Ireland Callingby John Spain
- "Greed is good", especially in Ireland it seems with pillars of society on the take
- Vintage pamphlets offer a glimpse at the rules of 50s-era Irish Catholicism
- A leap of faith by Ireland, the exit from the IMF/EU bailout
- A temporary detour from ecomic issues to Irish soccer madness
- Give Britain a break after decades of Irish emigration to the UK
These briefings were part of the government’s attempt to form a national consensus on the measures necessary to reduce the enormous budget deficits that are threatening to bankrupt the country. The cuts in spending and increases in taxation are so huge that they need all party support if they are to be accepted by the country at large.
There is a view among a large section of the population in Ireland these days that the situation we face is so serious it’s time to put party politics aside, get all the politicians together and form a national government.
A lot of people have come to this conclusion because they realize we are facing an economic crisis of unprecedented proportions, and that the usual point scoring and squabbling that goes on between the political parties has become irrelevant.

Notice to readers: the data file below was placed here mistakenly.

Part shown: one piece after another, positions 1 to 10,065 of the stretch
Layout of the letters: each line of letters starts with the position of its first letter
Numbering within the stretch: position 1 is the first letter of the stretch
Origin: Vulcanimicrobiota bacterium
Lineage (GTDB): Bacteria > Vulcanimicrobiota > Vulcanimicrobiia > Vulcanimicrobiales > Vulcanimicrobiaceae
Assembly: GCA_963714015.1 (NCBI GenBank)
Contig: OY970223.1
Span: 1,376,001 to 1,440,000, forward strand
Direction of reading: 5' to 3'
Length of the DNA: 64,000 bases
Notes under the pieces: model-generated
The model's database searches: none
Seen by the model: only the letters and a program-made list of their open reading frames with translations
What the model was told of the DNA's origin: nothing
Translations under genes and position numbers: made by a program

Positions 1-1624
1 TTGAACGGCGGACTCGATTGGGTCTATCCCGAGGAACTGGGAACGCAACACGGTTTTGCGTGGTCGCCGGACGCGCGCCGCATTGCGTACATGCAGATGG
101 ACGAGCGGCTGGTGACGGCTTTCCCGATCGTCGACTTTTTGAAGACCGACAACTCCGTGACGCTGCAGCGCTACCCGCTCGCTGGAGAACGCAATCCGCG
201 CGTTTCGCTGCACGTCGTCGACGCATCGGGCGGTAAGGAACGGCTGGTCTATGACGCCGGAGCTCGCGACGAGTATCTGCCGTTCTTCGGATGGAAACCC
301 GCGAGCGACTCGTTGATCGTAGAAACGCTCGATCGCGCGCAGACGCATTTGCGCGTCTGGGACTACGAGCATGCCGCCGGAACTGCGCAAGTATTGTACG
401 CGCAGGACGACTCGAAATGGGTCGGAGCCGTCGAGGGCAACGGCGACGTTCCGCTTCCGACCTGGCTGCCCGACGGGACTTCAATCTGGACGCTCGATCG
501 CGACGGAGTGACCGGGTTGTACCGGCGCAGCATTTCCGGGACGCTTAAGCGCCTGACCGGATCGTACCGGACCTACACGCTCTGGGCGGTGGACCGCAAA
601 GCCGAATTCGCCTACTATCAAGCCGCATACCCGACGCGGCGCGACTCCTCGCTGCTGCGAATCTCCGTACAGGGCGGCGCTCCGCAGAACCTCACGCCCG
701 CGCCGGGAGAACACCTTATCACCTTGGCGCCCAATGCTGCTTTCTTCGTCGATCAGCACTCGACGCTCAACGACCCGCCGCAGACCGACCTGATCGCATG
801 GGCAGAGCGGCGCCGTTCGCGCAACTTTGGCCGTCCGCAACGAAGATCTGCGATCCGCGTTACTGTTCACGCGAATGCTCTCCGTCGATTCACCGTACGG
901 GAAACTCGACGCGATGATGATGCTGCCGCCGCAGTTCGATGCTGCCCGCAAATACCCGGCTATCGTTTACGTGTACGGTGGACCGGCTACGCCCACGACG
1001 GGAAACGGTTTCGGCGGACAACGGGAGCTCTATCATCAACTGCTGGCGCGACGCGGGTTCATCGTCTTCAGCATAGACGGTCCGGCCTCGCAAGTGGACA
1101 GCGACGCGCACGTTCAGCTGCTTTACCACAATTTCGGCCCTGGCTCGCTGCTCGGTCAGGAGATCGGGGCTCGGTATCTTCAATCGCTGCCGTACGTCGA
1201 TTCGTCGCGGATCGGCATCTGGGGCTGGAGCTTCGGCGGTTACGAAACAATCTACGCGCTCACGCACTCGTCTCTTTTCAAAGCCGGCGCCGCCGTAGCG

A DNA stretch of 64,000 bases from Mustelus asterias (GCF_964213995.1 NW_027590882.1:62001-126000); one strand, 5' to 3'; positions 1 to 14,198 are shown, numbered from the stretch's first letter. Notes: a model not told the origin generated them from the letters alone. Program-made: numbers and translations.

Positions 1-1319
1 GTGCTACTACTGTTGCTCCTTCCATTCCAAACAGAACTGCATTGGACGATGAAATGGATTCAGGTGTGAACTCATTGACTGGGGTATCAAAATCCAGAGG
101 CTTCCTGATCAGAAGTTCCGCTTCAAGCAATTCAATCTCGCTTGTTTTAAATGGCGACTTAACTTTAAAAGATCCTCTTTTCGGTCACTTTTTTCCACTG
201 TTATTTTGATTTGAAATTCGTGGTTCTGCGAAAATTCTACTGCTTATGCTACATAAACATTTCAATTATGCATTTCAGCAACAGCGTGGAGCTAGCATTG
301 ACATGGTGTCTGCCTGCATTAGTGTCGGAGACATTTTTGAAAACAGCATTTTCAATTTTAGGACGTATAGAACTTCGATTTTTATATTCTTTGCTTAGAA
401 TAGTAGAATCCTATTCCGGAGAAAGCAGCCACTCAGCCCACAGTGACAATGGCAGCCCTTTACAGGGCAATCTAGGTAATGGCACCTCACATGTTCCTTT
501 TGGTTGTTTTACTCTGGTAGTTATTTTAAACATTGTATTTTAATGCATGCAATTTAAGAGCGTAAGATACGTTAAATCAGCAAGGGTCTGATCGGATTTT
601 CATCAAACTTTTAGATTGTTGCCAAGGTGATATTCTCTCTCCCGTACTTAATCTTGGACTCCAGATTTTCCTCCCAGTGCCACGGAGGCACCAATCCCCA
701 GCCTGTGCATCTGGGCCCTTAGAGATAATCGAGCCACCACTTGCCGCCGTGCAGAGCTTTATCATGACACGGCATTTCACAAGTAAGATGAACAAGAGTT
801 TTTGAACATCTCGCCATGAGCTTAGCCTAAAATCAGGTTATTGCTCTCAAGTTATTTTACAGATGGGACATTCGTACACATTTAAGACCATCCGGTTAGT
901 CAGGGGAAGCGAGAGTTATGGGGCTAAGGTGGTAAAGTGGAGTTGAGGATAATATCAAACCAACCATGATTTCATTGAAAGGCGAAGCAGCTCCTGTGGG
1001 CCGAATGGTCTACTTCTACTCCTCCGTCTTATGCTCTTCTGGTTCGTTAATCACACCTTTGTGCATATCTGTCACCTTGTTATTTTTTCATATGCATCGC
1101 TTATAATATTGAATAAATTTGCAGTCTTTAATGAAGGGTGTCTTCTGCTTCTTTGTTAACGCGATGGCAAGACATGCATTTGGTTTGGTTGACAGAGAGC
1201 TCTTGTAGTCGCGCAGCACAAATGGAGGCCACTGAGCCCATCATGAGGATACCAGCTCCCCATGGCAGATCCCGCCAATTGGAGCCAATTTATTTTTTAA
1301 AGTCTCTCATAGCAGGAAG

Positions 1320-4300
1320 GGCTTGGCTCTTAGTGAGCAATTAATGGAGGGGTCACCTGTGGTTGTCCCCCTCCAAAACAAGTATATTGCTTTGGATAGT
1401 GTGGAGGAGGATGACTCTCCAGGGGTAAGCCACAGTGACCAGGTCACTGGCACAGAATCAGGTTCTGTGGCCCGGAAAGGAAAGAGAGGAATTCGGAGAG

The country is sinking into debt at a frightening speed, and it’s getting worse every week because the government is spending over a third more than it collects in tax.
That’s happening because we expanded state spending in line with the huge tax revenue inflow during the property boom, and even though the property bubble burst three years ago and our tax revenue started to dry up, state spending has stayed much the same.
Last Thursday -- dubbed Black Thursday by the Irish media -- Minister for Finance Brian Lenihan revealed the awful truth to the Dail (Irish parliament).
We had known in advance that it was going to be really bad -- in fact I gave the €50 billion figure in this column last week -- but to hear it spelled out in stark detail by Lenihan in the Dail was genuinely shocking.
For once the media were not exaggerating. It was without question the darkest day for Ireland since the Irish state won its independence.
Two years ago this week, after Lehman Brothers collapsed and the international financial crisis accelerated, Anglo Irish Bank in Dublin with its tens of billions in bad property loans reached the brink.
The situation was stark. Either the government stepped in or the bank would have imploded within hours. The alternative for the government would have been to let Anglo Irish collapse immediately and risk the fallout that could have dragged the rest of the Irish banks down with it.